If you are taking pictures of moving objects like bicycles, cars, running animals and people, the image should present the moving object with more active space and less dead space. The active space is the area where the object is facing and the dead space is the area behind the subject. This strategy builds impact, shows the expression that the object is actually moving and has a destination. This also enables viewers to instinctively look to where the object is heading, thus, building excitement within the image and sets its mood. Not only does it add dramatic accents in your photos, but it also creates a flow to naturally drag the attention of viewers to the direction of the subject.

Animated image based on Image:Rivertree_1_md.j...

Image via Wikipedia

Many people comment on certain photographers having an eye for taking great photos. In part, that is skill and experience you are seeing. Another part is the expression of art with an understanding of some basic rules. Of course, like any artist, you can take some great shots that ‘break’ all the rules, however, it is safe to say that taking into consideration the following items will help improve the quality of your photos and create more interesting images.

Keep It Simple
Think to yourself, “What am I taking a picture of?” and keep that in mind. Identifying the subject matter of interest and avoiding distracting backgrounds will help to keep the picture clear. Zoom in to clear out irrelevant parts of the scene and capture just what you’re looking for, avoiding objects like signs, buildings or people that take the viewer’s eye away from the point of focus.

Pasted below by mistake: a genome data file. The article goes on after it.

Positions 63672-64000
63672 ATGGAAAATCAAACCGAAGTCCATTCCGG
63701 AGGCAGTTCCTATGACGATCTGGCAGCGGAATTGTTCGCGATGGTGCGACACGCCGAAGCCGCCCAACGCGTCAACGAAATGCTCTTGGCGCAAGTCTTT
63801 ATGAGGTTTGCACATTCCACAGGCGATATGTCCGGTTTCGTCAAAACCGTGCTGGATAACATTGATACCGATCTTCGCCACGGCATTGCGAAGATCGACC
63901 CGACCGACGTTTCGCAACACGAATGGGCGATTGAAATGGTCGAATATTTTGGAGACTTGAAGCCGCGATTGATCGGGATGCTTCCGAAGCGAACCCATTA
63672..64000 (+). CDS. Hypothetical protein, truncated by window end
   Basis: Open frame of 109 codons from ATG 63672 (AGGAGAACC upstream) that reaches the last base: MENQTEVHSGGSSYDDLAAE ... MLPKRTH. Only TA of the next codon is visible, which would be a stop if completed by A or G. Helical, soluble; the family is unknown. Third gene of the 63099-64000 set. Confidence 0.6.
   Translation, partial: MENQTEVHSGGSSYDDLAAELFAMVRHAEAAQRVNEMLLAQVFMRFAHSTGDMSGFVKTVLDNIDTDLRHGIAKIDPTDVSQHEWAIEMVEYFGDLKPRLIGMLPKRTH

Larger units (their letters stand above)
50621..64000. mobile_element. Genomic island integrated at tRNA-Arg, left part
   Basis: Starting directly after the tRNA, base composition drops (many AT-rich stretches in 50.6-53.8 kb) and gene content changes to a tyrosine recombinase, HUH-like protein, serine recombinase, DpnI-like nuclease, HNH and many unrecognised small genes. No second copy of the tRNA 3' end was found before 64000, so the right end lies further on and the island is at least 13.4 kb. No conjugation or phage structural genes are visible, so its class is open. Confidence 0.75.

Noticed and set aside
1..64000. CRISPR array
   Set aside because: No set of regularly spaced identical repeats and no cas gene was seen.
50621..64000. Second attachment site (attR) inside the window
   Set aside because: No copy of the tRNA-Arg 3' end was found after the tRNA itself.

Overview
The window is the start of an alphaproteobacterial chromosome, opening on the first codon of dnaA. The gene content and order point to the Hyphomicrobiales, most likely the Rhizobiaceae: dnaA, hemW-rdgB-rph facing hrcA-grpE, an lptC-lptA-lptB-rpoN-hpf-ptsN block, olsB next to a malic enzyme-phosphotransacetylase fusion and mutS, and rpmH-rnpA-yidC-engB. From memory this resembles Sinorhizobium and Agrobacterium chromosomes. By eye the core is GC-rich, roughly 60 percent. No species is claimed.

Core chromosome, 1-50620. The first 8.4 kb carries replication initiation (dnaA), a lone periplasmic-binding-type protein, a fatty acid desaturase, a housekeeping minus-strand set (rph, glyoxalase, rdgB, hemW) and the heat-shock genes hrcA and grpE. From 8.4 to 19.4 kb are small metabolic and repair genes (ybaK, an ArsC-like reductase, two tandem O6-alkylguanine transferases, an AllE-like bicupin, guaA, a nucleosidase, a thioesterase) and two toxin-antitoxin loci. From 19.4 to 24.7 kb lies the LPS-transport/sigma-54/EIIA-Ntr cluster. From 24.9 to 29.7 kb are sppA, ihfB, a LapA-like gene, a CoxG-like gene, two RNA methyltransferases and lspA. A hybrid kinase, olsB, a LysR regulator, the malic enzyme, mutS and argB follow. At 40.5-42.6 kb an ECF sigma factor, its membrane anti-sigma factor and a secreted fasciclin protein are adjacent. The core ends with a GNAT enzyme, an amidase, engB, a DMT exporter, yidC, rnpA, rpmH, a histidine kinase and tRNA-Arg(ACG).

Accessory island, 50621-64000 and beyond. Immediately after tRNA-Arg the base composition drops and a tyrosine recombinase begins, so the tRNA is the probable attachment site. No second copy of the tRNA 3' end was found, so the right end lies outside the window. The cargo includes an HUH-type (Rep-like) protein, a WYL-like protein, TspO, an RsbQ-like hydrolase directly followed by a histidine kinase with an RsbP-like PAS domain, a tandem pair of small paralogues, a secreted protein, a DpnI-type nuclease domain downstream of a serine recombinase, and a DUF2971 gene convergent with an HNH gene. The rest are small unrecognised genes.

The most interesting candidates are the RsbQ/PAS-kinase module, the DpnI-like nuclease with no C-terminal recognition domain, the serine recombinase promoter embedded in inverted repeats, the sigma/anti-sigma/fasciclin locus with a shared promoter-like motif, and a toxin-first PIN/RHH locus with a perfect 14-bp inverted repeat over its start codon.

Rule of Thirds
Picture a tic tac toe board: two horizontal lines intersected by two vertical lines. This creates an easy formula – line up the horizon of the shot with either of the two horizontal lines, and line up the subject (either a person, building or the focus of your picture) with either of the vertical lines, ideally where the lines intersect. When viewing a scene, try to overlay this map into the viewfinder – with only a little adjustment, you can quickly create more visually interesting images by simply adjusting (or cropping after the fact) what you see to line up with these invisible markers. When dealing with a moving subject or a person, it’s often preferable to have them looking or moving ‘into’ the picture from one of the two sides.

Lines and Shapes
We all remember our geometry classes, dominated by circles, triangles, and snake-like curves. Applying these simple shapes to your subject matter can help to simplify complex scenes and add visual interest. Consider trying to capture an image of a person walking down a long, straight street. Instead of shooting straight down the line, move yourself five or ten feet to the side and shoot that road at an angle – having that line crossing through the intersecting lines of the imaginary tic tac toe board from the rule of thirds can create the illusion of movement as they lead the eye through the picture. S-curves are even more dynamic, while repetitive lines can also create movement of the eye through the picture, like repeating waves of sand on a beach or parallel row houses along the side of a road.